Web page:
I’ve been learning to use our 3D printer.  Ben has been the primary printer, but I wanted to be able to use it for my own projects.  He’s graciously led me through the process several times.  I don’t understand every aspect of printing – it has many parameters you can customize and many MANY things can go wrong.  But I feel like I have a grasp of the basics.  The first thing I practiced was a Wonder Woman tiara.


It was a basic, medium sized print using PLA in yellow.  I had some trouble with it splitting at the base, and played around with rafts a little.  I also tried various amounts of support material, until I found one I liked.


I ended up making three of them.  One for Amanda and one for me, plus one for Ben’s boss to finish and give his wife.


Here is the finished tiara after sanding, priming with leveling goo, and painting.  The tiaras go perfectly with the Wonder Woman shawl (the two together were a gift to Amanda, and I made myself a set too!).



Next I tried working with ABS.  True to Ben’s warning, this stuff stinks.  Literally.  Very strong chemical vapors while it printed.  It also is more prone to warping and layers not sticking properly.  I printed a set of Halloween pumpkins to practice.


The other interesting property of ABS is you can smooth the ridges between each layer by immersing it in acetone vapors.  I took advantage of the chemistry set on loan from my mom for our Mad Scientist halloween get-up.  I gently heated pure acetone in a beaker to create thick vapor, floating the pumpkins on a foil sheet and covered loosely with foil.  If the acetone touches the ABS it will get tacky, chalky, and lose definition.  Here’s a picture of the set up, btw my fire extinguisher is on the other side of the counter.  I was very nervous about this process.


Here’s a side-by-side of two pumpkins, the shiny one on the left had the acetone bath, the rough one on the right is straight off the printer.


3D printing is fun and addicting, but it’s good to recognize its limits.  I really wanted a brain for our Mad Scientist Lab.  I scoured thingiverse for a brain file I could manage.  They were all dense – using nearly a whole roll of filament, not to mention would be riddled with supports and need a lot of finished.  After a week of hemming and hawing I had an epiphany.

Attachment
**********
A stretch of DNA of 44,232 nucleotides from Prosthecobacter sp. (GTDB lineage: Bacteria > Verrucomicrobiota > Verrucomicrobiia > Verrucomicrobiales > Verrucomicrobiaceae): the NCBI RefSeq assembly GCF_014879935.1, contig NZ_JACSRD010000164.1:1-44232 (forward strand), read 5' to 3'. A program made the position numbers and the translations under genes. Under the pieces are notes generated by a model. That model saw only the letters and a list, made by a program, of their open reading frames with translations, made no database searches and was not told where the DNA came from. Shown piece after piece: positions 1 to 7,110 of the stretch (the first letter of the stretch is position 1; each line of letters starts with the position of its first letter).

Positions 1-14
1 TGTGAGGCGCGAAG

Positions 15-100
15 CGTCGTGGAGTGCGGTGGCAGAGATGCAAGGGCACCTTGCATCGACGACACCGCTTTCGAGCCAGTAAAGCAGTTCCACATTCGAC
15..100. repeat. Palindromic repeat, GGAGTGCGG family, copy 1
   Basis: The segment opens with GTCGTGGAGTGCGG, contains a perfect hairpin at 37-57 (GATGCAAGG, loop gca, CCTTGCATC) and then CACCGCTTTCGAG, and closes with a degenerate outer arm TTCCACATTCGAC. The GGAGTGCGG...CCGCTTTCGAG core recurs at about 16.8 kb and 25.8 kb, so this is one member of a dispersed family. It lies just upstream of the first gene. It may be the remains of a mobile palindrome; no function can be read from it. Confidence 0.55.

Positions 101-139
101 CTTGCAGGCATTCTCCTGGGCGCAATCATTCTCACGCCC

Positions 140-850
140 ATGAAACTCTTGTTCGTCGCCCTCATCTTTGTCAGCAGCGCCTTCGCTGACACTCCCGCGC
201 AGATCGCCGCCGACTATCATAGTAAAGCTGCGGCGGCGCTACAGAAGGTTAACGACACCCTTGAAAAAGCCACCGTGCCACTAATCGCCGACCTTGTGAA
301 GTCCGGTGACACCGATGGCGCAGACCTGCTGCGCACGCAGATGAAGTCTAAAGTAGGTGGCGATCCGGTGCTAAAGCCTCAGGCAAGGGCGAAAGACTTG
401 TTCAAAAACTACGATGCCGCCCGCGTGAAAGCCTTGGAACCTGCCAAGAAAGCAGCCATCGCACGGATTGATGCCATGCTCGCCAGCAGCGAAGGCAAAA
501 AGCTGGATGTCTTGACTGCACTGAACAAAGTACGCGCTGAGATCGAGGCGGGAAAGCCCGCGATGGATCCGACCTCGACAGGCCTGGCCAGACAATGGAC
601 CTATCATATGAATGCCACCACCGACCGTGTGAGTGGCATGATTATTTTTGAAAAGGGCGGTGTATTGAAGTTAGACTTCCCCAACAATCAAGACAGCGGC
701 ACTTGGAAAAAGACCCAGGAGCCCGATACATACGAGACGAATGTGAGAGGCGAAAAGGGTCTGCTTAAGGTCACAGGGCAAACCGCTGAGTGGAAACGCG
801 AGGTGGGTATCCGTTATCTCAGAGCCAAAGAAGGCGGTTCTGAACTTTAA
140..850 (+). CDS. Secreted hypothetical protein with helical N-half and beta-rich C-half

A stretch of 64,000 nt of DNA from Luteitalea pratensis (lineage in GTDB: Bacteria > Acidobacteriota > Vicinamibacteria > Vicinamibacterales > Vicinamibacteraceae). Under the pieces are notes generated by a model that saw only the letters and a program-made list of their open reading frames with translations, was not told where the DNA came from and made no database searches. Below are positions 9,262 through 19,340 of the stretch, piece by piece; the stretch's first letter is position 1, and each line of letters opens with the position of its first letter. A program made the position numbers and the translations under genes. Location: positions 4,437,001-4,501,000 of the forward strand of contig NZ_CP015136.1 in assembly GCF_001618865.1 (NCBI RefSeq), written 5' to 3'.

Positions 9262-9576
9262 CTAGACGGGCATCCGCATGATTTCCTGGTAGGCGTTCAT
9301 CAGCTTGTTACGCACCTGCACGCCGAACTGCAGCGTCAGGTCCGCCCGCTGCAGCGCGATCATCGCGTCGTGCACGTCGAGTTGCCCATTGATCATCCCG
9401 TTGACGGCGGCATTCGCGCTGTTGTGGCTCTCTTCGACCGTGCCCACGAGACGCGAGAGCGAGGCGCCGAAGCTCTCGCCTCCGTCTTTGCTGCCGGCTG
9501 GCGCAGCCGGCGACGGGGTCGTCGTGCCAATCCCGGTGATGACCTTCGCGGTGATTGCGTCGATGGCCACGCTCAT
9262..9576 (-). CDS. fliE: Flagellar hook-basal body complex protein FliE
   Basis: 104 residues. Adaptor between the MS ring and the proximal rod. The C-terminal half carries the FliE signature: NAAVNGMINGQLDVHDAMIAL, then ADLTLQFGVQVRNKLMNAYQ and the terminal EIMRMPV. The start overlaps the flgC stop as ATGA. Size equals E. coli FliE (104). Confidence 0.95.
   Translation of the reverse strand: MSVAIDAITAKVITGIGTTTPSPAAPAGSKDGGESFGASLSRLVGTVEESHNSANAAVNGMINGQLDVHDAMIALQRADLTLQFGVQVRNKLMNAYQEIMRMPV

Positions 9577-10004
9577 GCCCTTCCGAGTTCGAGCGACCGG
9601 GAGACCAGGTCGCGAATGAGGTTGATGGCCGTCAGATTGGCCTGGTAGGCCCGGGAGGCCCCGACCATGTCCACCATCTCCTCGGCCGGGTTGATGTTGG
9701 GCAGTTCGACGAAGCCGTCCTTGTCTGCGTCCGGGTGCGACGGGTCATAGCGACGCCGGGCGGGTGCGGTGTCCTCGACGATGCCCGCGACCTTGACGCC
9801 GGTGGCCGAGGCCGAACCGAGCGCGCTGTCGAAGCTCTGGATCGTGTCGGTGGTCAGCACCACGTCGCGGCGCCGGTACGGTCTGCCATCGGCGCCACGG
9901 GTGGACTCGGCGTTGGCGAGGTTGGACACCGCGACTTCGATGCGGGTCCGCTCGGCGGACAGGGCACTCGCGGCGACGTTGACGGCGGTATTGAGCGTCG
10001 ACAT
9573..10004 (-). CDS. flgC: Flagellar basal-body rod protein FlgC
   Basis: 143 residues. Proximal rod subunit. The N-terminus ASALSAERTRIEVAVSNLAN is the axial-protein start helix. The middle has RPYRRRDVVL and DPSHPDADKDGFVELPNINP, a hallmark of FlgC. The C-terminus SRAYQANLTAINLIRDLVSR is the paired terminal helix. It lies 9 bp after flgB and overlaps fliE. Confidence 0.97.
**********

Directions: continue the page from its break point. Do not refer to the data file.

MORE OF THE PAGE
Use cheap, old-fashioned clay I already happened to have in my craft storage.  Duh.


Behold: Old-Timey 3D Printing.

During December I kept busy with knitting full-time.  In the week between Christmas and Ben’s birthday I continued the frenzy, knitting him a fair-isle hat. (I still intend to post a knitting round-up soon).  After the hat, I saw on reddit someone had made a dice tower out of wood.  I had never heard of such a thing.  A dice tower would be perfect for Ben!  He loves gaming and we are teaching the boys to play.  Not only would this curb Jack’s attempts to control his dice rolls, but it would prevent both his and Sam’s tendency to let die scatter onto the floor.

I wondered if I could 3D print that.  A quick search on thingiverse yielded a plethora of files of various designs.  I chose one that looked castle-like, was fairly tall, and had a cool gate.  The gate prints flat in one piece with the tower, printing its own hinge that you can snap up afterward.  This was the first time I printed an object completely by myself.  I only checked in with Ben on the size parameters of our print space and the amount of filament it would take.

I didn’t take any pictures of the process, but in hindsight I should have. I printed the file with no supports, as suggested by others who had done it.  It was an 18 hour print job.  I hadn’t printed anything in a few months.  Despite all those potential issues, it printed BEAUTIFULLY!  Voila!


(Jack insisted the castle needed a knight.)

It’s pretty cool, right?   I used glow-in-the-dark filament because that was the largest spool of PLA I had lying around.  I decided to paint it without sanding or ridge filler. The randomizer is a spiral staircase that runs down the whole tower.  You can see it through the arrowslits.


Here’s a close-up where you can see the stairs meet prison bars to the dungeon.  There’s a little burn spot on the stairs you can see.  I decided painting the interior would be a huge pain, so that will remain glow-in-the-dark.  Needless to say, the boys (including Ben) all think this is SUPER cool.